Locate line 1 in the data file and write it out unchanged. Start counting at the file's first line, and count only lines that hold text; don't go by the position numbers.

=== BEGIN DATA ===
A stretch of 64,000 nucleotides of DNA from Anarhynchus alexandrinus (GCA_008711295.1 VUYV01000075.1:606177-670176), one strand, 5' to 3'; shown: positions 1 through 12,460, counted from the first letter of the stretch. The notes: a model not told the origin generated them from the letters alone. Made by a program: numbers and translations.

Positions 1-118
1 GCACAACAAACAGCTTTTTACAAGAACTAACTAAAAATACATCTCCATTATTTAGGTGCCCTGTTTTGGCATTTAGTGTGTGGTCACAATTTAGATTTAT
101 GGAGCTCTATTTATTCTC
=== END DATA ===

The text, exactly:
A stretch of 64,000 nucleotides of DNA from Anarhynchus alexandrinus (GCA_008711295.1 VUYV01000075.1:606177-670176), one strand, 5' to 3'; shown: positions 1 through 12,460, counted from the first letter of the stretch. The notes: a model not told the origin generated them from the letters alone. Made by a program: numbers and translations.